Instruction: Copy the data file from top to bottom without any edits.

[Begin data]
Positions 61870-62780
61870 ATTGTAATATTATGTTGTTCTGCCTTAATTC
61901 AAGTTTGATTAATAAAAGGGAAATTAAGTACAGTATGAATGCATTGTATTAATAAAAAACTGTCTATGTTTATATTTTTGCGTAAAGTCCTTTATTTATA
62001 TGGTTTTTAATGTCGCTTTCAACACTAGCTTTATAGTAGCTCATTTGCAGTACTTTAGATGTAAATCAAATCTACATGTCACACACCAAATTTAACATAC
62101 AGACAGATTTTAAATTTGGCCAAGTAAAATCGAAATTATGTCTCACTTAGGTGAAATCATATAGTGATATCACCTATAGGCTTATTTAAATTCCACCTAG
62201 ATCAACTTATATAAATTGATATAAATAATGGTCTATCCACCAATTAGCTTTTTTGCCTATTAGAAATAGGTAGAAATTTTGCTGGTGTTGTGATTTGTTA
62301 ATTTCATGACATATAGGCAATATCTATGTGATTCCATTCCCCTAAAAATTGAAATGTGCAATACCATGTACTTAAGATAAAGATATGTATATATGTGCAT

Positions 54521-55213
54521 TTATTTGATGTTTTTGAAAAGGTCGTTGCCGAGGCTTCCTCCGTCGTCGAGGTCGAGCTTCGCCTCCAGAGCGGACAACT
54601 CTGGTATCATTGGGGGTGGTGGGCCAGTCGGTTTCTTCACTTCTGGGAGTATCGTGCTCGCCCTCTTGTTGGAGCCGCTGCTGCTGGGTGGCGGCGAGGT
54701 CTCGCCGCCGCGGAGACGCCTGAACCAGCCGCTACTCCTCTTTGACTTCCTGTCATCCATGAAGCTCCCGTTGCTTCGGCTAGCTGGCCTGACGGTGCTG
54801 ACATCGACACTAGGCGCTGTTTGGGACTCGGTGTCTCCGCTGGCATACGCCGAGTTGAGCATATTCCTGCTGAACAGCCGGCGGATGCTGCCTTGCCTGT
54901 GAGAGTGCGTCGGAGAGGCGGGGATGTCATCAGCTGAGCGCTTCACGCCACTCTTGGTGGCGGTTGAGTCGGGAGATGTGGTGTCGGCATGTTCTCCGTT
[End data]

Positions 61870-62780
61870 ATTGTAATATTATGTTGTTCTGCCTTAATTC
61901 AAGTTTGATTAATAAAAGGGAAATTAAGTACAGTATGAATGCATTGTATTAATAAAAAACTGTCTATGTTTATATTTTTGCGTAAAGTCCTTTATTTATA
62001 TGGTTTTTAATGTCGCTTTCAACACTAGCTTTATAGTAGCTCATTTGCAGTACTTTAGATGTAAATCAAATCTACATGTCACACACCAAATTTAACATAC
62101 AGACAGATTTTAAATTTGGCCAAGTAAAATCGAAATTATGTCTCACTTAGGTGAAATCATATAGTGATATCACCTATAGGCTTATTTAAATTCCACCTAG
62201 ATCAACTTATATAAATTGATATAAATAATGGTCTATCCACCAATTAGCTTTTTTGCCTATTAGAAATAGGTAGAAATTTTGCTGGTGTTGTGATTTGTTA
62301 ATTTCATGACATATAGGCAATATCTATGTGATTCCATTCCCCTAAAAATTGAAATGTGCAATACCATGTACTTAAGATAAAGATATGTATATATGTGCAT

Positions 54521-55213
54521 TTATTTGATGTTTTTGAAAAGGTCGTTGCCGAGGCTTCCTCCGTCGTCGAGGTCGAGCTTCGCCTCCAGAGCGGACAACT
54601 CTGGTATCATTGGGGGTGGTGGGCCAGTCGGTTTCTTCACTTCTGGGAGTATCGTGCTCGCCCTCTTGTTGGAGCCGCTGCTGCTGGGTGGCGGCGAGGT
54701 CTCGCCGCCGCGGAGACGCCTGAACCAGCCGCTACTCCTCTTTGACTTCCTGTCATCCATGAAGCTCCCGTTGCTTCGGCTAGCTGGCCTGACGGTGCTG
54801 ACATCGACACTAGGCGCTGTTTGGGACTCGGTGTCTCCGCTGGCATACGCCGAGTTGAGCATATTCCTGCTGAACAGCCGGCGGATGCTGCCTTGCCTGT
54901 GAGAGTGCGTCGGAGAGGCGGGGATGTCATCAGCTGAGCGCTTCACGCCACTCTTGGTGGCGGTTGAGTCGGGAGATGTGGTGTCGGCATGTTCTCCGTT